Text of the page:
Lol, true, the art should be whatever you're comfortable with looking at and drawing.
Disclaimer: Any sarcasm in my posts will not be mentioned as that would ruin the purpose. It is assumed that the reader is intelligent enough to tell the difference between what is sarcasm and what is not.
You know, 32x32 isn't really a good size for drawing a person. 16x32 is better but even then it's quite small. Sure a lot of rpgs in the 8/16 bit era used these sizes but that was more to fit in with the limitations of the hardware's sprite sizes.
See if you prefer something bigger. It will make life easier.
You know, I was in the same boat many years ago. I wanted to make my own rpg sprites, but I didn't want to rip from other games. So that only leaves one thing; make your own sprite style. It took me over a decade to finalize the style I am currently using. It was a lot of hard work, but it's very rewarding to have something that looks good that you made 100% yourself.
So the best advice I can give you is to study a lot of different sprites. Take note of what looks good to you and try to emulate it. Ripping/editing is the same as tracing... it's a quite answer, but it's tainted. You won't learn anything like that, and people will notice it's stolen within a few seconds.
A lot of Atari and NES games used small sprites. Final Fantasy used 16x16 sprites and tiles. I'm not saying that's the size you should you, but I'm reminding you that people have used small sprites effectively in the past.
I'm guessing from that last image you posted, you've been studying FF6 sprites. That's a good start. But don't stop there. Take a look at Chrono Trigger. Hell, even the Sailor Moon RPG had some decent sprites. Look at a wide range of sprites, look at the things they have in common (eyes for example). Try to figure out what makes it tick.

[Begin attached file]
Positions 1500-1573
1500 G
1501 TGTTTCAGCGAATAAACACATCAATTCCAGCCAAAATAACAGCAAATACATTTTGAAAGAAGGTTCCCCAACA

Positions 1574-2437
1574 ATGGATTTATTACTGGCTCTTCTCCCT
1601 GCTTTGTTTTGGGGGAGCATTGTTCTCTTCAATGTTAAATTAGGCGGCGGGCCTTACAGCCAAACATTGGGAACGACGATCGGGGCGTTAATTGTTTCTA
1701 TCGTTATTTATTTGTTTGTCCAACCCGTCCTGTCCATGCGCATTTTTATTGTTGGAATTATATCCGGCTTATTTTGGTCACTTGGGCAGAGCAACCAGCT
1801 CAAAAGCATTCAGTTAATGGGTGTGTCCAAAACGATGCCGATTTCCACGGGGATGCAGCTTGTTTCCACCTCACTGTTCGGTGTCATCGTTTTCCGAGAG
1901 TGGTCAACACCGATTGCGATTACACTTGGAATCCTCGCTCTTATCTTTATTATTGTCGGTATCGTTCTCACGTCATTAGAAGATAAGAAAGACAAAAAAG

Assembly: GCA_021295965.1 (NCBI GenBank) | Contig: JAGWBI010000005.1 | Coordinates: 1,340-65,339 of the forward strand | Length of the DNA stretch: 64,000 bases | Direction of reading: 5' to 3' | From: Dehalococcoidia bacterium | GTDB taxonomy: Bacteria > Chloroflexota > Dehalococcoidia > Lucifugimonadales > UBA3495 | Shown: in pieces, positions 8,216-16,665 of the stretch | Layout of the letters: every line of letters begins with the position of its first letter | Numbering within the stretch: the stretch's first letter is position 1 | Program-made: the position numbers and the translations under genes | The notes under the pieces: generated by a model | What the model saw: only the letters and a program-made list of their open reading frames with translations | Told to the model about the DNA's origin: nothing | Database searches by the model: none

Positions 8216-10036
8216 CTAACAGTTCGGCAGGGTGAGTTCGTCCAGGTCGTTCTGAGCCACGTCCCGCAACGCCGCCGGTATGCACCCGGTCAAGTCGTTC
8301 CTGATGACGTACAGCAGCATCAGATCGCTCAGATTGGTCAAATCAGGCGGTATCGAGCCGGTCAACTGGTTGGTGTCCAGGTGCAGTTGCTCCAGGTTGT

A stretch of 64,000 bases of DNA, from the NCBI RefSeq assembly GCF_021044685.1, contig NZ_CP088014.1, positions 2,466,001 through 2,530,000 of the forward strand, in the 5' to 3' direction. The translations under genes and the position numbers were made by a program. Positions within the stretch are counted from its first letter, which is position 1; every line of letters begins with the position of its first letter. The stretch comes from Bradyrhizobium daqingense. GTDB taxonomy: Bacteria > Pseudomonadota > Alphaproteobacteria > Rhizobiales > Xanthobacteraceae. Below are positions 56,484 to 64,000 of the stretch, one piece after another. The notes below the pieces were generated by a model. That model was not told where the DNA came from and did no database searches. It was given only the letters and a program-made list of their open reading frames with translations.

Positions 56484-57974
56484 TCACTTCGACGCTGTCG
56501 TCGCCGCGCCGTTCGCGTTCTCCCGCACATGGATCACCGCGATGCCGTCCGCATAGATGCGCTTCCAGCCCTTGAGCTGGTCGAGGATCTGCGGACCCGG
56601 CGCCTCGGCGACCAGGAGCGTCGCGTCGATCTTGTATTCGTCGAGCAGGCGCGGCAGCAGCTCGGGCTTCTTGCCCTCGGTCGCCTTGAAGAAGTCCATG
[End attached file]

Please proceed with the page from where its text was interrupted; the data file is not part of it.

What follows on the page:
It also might help to think of sprites as lego men. It first glace, you might see 1 lego figure. However, you are also looking at 7 individual pieces that make up that one figure.
If someone were to look at one of my sprite sheets, it might look like a horror show; I have different heads and limbs all over the place. I also have all my characters bald and simi-nude... after all why redraw a whole new sprite when you are only changing the clothes or the hair? While it might look like I have a ton of different characters... I really only have one male sprite and one female sprtie. I just keep changing the hair, skin tone, clothes, etc.
Man... there is so much to try to explain. Anyways, all I can say is what I said before, above. Study and practice.
Practice and study. Just keep in mind that, like anything, you can't get good overnight. Moreover, if you don't try, you'll never improve. Anyways, don't give up.
I would suggest not working with size constraints. Rework it until you get the feel you are aiming for. Upon accomplishing that, resize your sprites to the size you need, smooth out the outlines and rework it again. It works for me .
When creating a sprite I think it's important to do somthing you´re comfortable with.
It's easy to create a single sprite where the character is standing still.
For me the hard thing is to do the walking, fighting whatever animation, to make it look good and smooth.
What i meen is that it's important to have a good ground layout for the sprite so it's easy to make the animations it's suppose to have.
I am not so good with sprites thats why I do it as simple as possible, that works for me.
This is an example from my "Forgoten Tales" project, a very simple character sprite (easy to animate).